California water officials said Wednesday that the $1.1 billion spillway at the nation's tallest dam will be in full working order if it's needed this winter, nearly two years after it was damaged and thousands were forced to flee.
Crews have finished pouring concrete on the main spillway at Oroville Dam, though it still needs to cure for a month and other work is necessary before it can be used, the California Department of Water Resources announced. Crews will also continue pouring concrete on an adjacent emergency spillway.
Both spillways at the dam, which is about 150 miles northeast of San Francisco, crumbled and fell away during heavy rains in early 2017, prompting fears of a catastrophic release of water. State officials had assured the public for days leading up to the failures that the dam could handle rising waters amid persistent and heavy rains.
Then on Feb. 12, 2017, officials ordered an immediate evacuation, fearing that a concrete weir that holds water in the lake could collapse within an hour.
The panic of the sudden evacuation turned into frustration and anger when many of the evacuees found themselves stuck in gridlocked traffic hours after fleeing the danger zone. Residents were allowed home a few days later after water behind the dam receded and the danger passed.
State officials promised to be done with concrete work by Nov. 1 so there would be enough time for it to dry and be used by December. With that goal met, crews will need to fill small holes left by the construction process, seal joints and place sand and rock outside the walls.
On the emergency spillway, crews have poured concrete to line a portion of a hillside to prevent a repeat of the erosion that caused the 2017 scare. They still need to pour more concrete to link that splash-pad with the concrete weir at the top.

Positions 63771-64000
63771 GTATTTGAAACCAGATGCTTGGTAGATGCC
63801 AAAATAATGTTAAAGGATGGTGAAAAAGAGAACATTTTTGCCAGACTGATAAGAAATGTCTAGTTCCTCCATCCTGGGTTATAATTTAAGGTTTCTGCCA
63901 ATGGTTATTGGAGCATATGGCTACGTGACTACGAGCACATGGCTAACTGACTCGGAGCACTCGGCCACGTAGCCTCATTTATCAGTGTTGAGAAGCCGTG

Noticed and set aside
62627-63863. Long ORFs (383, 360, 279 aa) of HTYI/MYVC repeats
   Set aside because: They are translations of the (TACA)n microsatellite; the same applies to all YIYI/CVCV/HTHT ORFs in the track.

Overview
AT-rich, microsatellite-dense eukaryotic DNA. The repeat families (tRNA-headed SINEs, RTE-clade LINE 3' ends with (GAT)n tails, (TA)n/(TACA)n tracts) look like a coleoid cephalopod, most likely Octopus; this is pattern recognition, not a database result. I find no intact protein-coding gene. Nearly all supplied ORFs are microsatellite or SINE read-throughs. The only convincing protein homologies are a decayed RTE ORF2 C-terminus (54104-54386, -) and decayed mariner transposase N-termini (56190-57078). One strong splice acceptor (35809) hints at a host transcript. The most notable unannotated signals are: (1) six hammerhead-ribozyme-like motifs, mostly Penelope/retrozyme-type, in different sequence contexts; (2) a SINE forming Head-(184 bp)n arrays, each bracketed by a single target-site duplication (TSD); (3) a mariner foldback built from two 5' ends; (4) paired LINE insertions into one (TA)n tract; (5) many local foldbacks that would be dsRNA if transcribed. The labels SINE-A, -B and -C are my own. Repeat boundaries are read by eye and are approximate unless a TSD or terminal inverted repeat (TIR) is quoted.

"More than 700 construction workers ... literally worked day and night to make incredible progress during the 2018 construction season," Tony Meyers, project manager for the Department of Water Resources, said in a statement.
Officials said in September that the cost for reconstruction had ballooned to $1.1 billion and said the figure could still rise. The water agency plans to ask the Federal Emergency Management Agency to pay 75 percent of the repair costs after the project is finished. The rest would be borne by State Water Project customers, including massive Southern California water districts.
Last winter crews had a portion of the spillway rebuilt for the rainy season but were not able to use it at its full capacity. The water level was kept far below normal levels and it was never used.
With the spillway completely fully rebuilt, it can handle water flows up to 270,000 cubic feet per second, the maximum for which it was originally designed in the 1960s.
DWR officials said Wednesday they'll again keep the water level low this winter to try and avoid using the spillway while work continues around it on the emergency spillway, site cleanup, road repair and other related projects.